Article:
My mom has been tremendously helpful with meals and with bottle preparation and clean-up. She's also taken over some of the transitional shift times like early in the morning, when Meg needs to catch-up on the sleep she missed at night and when I need to get ready for work. She's also staying up a little later to give Meg a few hours to sleep on the front-end of the night shift.
My mom with Sophia
Eventually, we're going to get our girl to sleep at night and be awake during the day, but the NICU is kind of like a casino--there's constant stimulation and you have no sense of day and night--so, she's mistakenly got them turned upside down and doesn't yet understand that babies (parents) need to sleep between 11:00pm and 5:00am. She'll get there though.
Over the last couple of months, the NICU has been giving the girls a bath on Saturdays and Tuesdays. We took advantage of the coaching and started doing it ourselves a while back. It was our turn to try it at home. Wow, did we fail miserably! Our biggest lessons learned were:
- Leaning over the normal bathtub to reach in to the baby bathtub and give a bath, kills your knees, even with a towel.
- There's not enough room for two people to kneel next to the bathtub in the girls' bathroom without straddling the toilet from the ground with your legs (not cool when it's you that's doing the straddling).
- Giving her a bath in the NICU was much easier than doing it at home.
- Babies will not hesitate to poop in the water (I mistakenly thought they just peed in the water).
- We need to try harder and be more prepared.
- Babies will not hesitate to poop in the drying towel.
- Babies will not hesitate to poop in the SECOND drying towel.
- They look adorable when they're super clean.
- You can give a 37-weeker a mini-mohawk when her hair is still wet.
Sophia, with a " Who, me?" look on her face after dirtying up the tub and two towels
One of the issues we're struggling with is how much tummy time we give her. She definitely seems to be struggling with gas/poop and is much more irritated when we have her flat on her back or slightly inclined in the bouncy chair. Our pediatrician told us it has to do with preemies at this age not being able to release their butt cheeks when they're trying to pass gas. Apparently, they don't know that you need to let the cheeks go to let if flow. She gets super tense and actually holds everything inside. She'll learn.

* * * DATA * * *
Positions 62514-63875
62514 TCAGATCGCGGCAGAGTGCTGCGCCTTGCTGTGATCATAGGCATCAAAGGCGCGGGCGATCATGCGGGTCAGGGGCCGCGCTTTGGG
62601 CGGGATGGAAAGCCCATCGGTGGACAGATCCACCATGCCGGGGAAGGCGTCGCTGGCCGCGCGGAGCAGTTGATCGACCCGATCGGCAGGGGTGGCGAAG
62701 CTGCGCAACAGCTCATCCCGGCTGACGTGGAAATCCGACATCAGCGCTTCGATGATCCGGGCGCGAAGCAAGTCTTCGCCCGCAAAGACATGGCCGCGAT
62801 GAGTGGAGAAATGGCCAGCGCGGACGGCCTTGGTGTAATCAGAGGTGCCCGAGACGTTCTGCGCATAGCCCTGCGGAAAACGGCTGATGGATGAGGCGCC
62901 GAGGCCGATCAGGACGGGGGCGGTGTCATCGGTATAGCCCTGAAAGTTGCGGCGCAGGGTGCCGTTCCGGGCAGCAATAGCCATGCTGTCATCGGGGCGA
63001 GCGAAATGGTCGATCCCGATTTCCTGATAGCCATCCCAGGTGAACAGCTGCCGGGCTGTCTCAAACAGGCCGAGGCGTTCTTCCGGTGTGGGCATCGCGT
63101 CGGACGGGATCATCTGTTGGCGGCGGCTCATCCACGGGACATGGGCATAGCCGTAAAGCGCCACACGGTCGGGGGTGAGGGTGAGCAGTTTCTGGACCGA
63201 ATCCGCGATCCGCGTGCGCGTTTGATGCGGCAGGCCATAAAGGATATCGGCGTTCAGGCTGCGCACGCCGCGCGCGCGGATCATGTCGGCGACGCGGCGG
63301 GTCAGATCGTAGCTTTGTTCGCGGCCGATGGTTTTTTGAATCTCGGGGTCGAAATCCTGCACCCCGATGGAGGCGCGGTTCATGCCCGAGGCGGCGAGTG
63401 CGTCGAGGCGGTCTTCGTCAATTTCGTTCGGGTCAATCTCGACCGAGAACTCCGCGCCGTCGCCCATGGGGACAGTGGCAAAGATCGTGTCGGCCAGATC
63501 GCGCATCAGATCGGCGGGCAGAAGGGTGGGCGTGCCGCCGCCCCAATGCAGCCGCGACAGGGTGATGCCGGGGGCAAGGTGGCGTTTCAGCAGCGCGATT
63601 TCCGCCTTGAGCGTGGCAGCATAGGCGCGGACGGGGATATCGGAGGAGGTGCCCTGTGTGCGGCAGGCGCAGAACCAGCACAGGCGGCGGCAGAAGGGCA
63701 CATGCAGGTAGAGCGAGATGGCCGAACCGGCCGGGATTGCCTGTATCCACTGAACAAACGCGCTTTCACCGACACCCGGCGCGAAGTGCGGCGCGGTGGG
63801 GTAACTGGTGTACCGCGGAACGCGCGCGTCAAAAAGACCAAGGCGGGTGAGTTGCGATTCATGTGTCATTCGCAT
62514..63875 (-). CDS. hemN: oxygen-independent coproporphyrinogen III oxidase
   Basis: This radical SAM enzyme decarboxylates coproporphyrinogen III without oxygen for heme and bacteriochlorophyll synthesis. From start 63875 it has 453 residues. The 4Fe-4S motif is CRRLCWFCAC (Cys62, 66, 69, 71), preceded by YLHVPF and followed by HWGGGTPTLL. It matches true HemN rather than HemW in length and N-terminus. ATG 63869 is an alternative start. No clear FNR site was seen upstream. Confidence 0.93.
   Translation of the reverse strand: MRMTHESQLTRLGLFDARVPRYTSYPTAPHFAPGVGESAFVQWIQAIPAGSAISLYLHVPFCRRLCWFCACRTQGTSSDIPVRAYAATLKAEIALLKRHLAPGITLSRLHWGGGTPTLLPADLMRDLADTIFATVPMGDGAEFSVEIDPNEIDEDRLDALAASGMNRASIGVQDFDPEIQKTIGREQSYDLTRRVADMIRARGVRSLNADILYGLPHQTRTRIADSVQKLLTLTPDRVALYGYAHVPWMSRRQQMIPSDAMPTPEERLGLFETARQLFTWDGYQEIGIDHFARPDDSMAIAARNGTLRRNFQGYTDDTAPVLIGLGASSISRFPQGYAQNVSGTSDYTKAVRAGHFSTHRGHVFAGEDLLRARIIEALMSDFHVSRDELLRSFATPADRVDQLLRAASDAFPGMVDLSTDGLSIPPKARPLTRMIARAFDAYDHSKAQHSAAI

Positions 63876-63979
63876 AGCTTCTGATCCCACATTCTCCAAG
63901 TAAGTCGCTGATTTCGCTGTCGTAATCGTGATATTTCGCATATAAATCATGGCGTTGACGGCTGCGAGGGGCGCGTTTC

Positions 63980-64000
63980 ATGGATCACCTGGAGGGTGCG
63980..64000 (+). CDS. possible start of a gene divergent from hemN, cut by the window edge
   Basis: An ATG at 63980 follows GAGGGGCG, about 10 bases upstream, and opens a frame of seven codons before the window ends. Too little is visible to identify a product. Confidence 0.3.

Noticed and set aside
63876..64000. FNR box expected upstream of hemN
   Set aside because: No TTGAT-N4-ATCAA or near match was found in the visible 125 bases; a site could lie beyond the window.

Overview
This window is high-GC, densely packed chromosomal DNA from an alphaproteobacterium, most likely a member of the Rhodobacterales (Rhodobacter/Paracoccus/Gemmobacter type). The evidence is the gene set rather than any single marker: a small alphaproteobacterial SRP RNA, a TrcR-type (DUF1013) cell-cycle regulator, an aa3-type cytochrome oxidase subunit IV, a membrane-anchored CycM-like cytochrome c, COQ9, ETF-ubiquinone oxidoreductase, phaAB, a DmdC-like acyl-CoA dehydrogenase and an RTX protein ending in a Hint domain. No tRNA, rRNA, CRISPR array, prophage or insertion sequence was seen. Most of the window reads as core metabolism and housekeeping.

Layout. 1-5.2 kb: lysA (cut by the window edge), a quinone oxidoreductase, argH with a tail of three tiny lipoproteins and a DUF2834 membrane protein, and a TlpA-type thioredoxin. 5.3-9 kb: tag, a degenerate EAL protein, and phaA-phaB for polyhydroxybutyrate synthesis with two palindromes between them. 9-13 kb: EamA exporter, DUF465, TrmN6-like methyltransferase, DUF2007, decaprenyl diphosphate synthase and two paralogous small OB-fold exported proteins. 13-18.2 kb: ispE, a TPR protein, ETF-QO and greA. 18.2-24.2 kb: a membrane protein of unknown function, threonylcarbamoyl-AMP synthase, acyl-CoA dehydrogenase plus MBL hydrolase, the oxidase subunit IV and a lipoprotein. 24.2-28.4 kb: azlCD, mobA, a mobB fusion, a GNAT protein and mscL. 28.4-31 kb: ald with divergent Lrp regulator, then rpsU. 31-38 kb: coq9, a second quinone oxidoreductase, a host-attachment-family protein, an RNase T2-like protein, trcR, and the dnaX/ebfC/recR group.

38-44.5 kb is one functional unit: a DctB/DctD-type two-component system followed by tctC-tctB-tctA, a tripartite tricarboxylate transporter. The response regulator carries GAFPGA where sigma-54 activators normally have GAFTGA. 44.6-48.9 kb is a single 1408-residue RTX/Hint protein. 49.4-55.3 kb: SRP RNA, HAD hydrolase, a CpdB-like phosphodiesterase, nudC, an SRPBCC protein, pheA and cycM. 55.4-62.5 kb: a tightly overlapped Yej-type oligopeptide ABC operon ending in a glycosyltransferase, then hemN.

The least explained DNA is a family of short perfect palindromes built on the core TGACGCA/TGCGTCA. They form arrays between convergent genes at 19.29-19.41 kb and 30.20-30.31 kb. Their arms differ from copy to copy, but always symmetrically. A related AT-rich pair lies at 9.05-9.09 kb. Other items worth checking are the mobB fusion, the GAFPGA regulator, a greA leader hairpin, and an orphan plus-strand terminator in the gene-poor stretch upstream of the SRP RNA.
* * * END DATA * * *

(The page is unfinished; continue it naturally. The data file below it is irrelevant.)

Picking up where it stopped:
We noticed when giving her some tummy time, that she seems way more comfortable. Maybe it's because her butt is up in the air and the gas is rising to the highest point to get out. Whatever the reason, she loves it. The dilemma we have now is that the NICU told us that they're too old to sleep on their stomach. When they were younger, ~32-35 weeks, the nurses put them on their stomach to help with the reflux that both Maddy and Sophie were having. There's a big campaign led by the NICHD called "Back to Sleep," which is meant to remind parents that you can reduce the risk of SIDS by placing healthy babies on their backs to sleep, not on their stomachs. It's just our luck that our babies stay up all of the time when they're on their backs and really only seem to get restful sleep when they're on their stomachs.
So, Meg and I are going back and forth, weighing the risk of letting them sleep on their stomachs with the risk of them not growing because their not getting any real rest. For the last day and a half, we've been putting Sophia on her stomach when we're awake and someone is watching her. At night, she stays on her back and no one gets any sleep. Meg took Sophia to her first visit with our new pediatrician yesterday and both the nurse and our doctor said that it was all right to use a movement monitor called Angelcare to safely allow her to sleep on her stomach and give us peace of mind. I'm going to do a little more research before I feel comfortable enough to actually try it, but if it really does work, I may get my wife back!
Meg, "watching" Sophia in the morning. The best moms can see with their eyes closed :)
The nurses decided to try and ween Maddy off of her last little bit of oxygen yesterday. When we called in to the NICU later in the evening, she was still handling it just fine. Meg is going to visit with Izzy and Maddy a little later this afternoon and, if Maddy is still off of the oxygen, they'll probably start talking about a plan to bring her home within a few days. She's been episode free for quite some time, so there's nothing else stopping her at this point. Then we'll have TWO babies at home, possibly by Friday!
Dr. Liu called us yesterday to talk about next steps with Izzy. Right now, she weighs 3 lbs 8 oz. Ideally, he'd like her to be around five pounds before re-connecting her intestines, but if she a) starts dumping again or b) starts having trouble with her liver, he'll do the surgery sooner, but really wants her, at the bare minimum, to be at least two kilos or ~4 lbs 6 oz. Also, the surgeon and our NICU docs really want to ween her off of her oxygen a little more before performing the surgery. Lastly, they still need to do a one-day analysis on the bottom section of intestine, between the mucus fistula and the rectum, to make sure that the three perforations that were allowed to heal have all done so.
I can't help but look at these girls everyday and think about how close we came to losing them and where we would or wouldn't be right now if we had listened to the doctor at CHOP who told us our girls were too sick to save. Honestly, it infuriates me, so I try not to think about it too often. I just hope that other families don't lose their babies because they're not confident enough to go with their gut and get a second opinion. I'll get off of my soapbox now, it just amazes me every time I look at them and reflect on how far we've come. We are truly blessed.